Battery Anode Materials plant planned for Manchac
By AMY BRENNAN
The Port of Manchac is welcoming to its pristine waters a component involved in the manufacture of batteries.
The Times learned of the port’s plans by attending a meeting of the South Tangipahoa Parish Port Commission that was rescheduled from noon Tuesday, November 14 to, to noon Tuesday November 28 and then rescheduled again to noon Friday, November 17, and then a “special meeting” was called for 10 a.m. Monday, December 4.
The only member of the press in attendance at that December 4 meeting was a lone Times reporter, who was discouraged by a port staffer from remaining at the port’s office, 163 West Hickory Street in Ponchatoula, supposedly because a lack of a quorum of port officials made a meeting unlikely.
The Times reporter remained at the office, after hearing voices emanating from behind the closed door of the meeting room.
Inside the meeting room, the Times reporter found Executive Director and CEO Pat Dufresne, Port President Donald J. Boihem, V.P. Daryl Ferrara, and Treasurer Cheryl Brumfield.
The Times reporter anticipated more talk of a recently running port theme, introducing a paddle wheeler to the local lakes to boost tourism. But it soon became evident the port now plans to facilitate a plant to make batteries.
Once up and running, the proposed facility will process 41,000 gallons of water a day.
“Port Manchac will be the world’s only site for spherical graphite production outside of China” read one of the pages of information reviewed by port officials and provided by Syrah Resources (the information was not offered to The Times). Another sheet indicates the plant will be designed to produce 20,000 tons of coated spherical graphite, used in the production of lithium batteries, which power electric cars, computers, and other high-tech devices.
“Typically, two to three tons of (natural graphite) is required to produce one ton of spherical graphite,” according to information found on the Syrah Resources web site.
According to an engineer consulted by The Times, spherical graphite is a very fine powder, 60,000 tons of which is used to produce 20,000 tons of coated spherical graphite. How the fine powder will be kept separated from local waterways and the air was not discussed at the meeting.
Material left over from the process, according to the Syrah Resources web site, will be fashioned into “graphite briquettes” and sold for the manufacture of steel.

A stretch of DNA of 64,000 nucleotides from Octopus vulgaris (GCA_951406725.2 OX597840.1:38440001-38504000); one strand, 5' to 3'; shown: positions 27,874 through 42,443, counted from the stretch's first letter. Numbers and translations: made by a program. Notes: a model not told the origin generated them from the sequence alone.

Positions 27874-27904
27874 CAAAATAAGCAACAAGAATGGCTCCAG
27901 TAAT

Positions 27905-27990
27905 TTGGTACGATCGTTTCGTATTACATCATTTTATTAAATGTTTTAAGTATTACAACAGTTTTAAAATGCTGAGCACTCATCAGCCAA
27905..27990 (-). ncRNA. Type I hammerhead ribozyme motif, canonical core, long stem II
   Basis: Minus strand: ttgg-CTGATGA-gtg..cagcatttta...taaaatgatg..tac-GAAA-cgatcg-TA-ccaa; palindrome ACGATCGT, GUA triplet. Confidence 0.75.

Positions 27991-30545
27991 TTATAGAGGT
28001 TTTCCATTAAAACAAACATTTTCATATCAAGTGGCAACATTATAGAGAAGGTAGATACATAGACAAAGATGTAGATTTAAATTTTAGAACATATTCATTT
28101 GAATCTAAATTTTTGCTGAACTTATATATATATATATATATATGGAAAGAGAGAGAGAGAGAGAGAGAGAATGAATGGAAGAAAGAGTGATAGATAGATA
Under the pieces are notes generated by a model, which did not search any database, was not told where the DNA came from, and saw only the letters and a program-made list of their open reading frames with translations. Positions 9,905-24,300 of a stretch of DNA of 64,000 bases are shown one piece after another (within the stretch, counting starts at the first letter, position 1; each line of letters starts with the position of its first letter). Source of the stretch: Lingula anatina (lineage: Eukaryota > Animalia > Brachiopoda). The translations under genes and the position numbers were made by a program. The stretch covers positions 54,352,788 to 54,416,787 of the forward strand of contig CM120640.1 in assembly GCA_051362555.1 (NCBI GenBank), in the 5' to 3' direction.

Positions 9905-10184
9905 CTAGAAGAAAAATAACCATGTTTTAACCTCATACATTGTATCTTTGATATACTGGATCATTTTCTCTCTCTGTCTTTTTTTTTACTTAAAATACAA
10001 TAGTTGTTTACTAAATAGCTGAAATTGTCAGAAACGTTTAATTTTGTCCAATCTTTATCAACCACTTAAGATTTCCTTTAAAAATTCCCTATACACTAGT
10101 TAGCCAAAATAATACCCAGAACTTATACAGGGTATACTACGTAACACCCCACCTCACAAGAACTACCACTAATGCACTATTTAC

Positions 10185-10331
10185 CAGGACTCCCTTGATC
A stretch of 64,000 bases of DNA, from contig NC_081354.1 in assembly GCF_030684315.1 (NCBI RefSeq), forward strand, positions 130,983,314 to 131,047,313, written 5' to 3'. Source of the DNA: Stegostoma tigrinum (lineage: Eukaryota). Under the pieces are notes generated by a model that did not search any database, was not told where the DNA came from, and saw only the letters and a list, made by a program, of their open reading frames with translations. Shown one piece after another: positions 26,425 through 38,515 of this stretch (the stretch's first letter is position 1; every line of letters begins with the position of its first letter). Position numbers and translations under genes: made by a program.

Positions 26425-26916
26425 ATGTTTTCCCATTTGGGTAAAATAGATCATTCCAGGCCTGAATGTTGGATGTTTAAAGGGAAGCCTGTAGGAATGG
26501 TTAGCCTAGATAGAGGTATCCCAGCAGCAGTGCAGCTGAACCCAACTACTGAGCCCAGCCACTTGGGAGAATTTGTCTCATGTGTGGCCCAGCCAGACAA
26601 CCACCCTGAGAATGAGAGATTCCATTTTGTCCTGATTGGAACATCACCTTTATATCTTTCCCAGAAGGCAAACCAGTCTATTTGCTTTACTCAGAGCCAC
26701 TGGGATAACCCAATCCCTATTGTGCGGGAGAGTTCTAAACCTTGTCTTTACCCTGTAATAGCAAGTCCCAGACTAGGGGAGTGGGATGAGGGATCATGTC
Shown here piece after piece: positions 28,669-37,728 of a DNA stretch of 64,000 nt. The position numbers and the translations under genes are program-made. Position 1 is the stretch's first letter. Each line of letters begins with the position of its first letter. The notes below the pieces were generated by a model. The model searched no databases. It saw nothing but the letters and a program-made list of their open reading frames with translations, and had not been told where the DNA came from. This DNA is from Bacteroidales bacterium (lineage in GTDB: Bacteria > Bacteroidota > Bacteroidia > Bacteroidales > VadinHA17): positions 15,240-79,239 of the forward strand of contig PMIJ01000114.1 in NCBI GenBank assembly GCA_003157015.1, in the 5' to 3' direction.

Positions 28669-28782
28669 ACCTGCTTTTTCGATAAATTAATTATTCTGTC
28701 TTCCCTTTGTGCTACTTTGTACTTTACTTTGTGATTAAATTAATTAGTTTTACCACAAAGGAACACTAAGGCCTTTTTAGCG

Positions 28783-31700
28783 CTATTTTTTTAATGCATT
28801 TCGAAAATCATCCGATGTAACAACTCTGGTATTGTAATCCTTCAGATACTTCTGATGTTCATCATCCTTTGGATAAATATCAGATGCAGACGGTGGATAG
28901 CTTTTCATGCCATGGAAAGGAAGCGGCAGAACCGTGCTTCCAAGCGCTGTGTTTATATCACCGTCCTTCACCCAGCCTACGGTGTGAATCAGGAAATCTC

The Times is seeking further information on the company’s plans, and those of the port.
Manchac hosts a robust community of crabbers, fishermen, and family camp owners.
Initial public reaction to our reporting included this comment by a young mother:
“My children and I have fond memories of visiting friends and families at camps on both the South Pass and North Pass of Manchac. I can’t tell you how many gorgeous photos I have on my walls of Manchac sunsets with my family and beloved friends enjoying the beautiful environment, fishing, swimming and just taking life slow. Not to mention cookouts, holiday celebrations, fish fry’s, and boils. And of course a great meal and buying fresh seafood at all of the local haunts.
Motorists on I-55 now have a better view of South Tangipahoa Port at Manchac due to trees being cut and removed and vegetation being removed and burned for “beautification.”
Gary Lagrange, the former CEO of Port of Orleans, now champions Port of Manchac as a paid consultant and he was recently moved to quote the famous movie Field of Dreams, saying: “Build it and they will come.”
At the September 12, 2017 meeting, it was Lagrange who advised the commission he was excited to bring tourism to Tangipahoa and create jobs through the cruise line industry, and even the possibility of bringing in a paddle wheeler to create a real “Cajun” experience for tourists.
Syrah expresses confidence that the Louisiana Department of Environmental Quality (DEQ) will grant permission for water discharge into North Pass. The company will be “self monitoring,” according to a chemical company official who attended the meeting but left before the reporter could question her.
Syrah claims its battery anode material (BAM) plant will be both an industry landmark and an important source of jobs. Phase One of this project promises 11 jobs and Phase Two will create an additional 16 jobs, with the plant running 24 hours a day to eliminate the need to hire security, “unless items on site go missing,” said a Syrah company official in the meeting.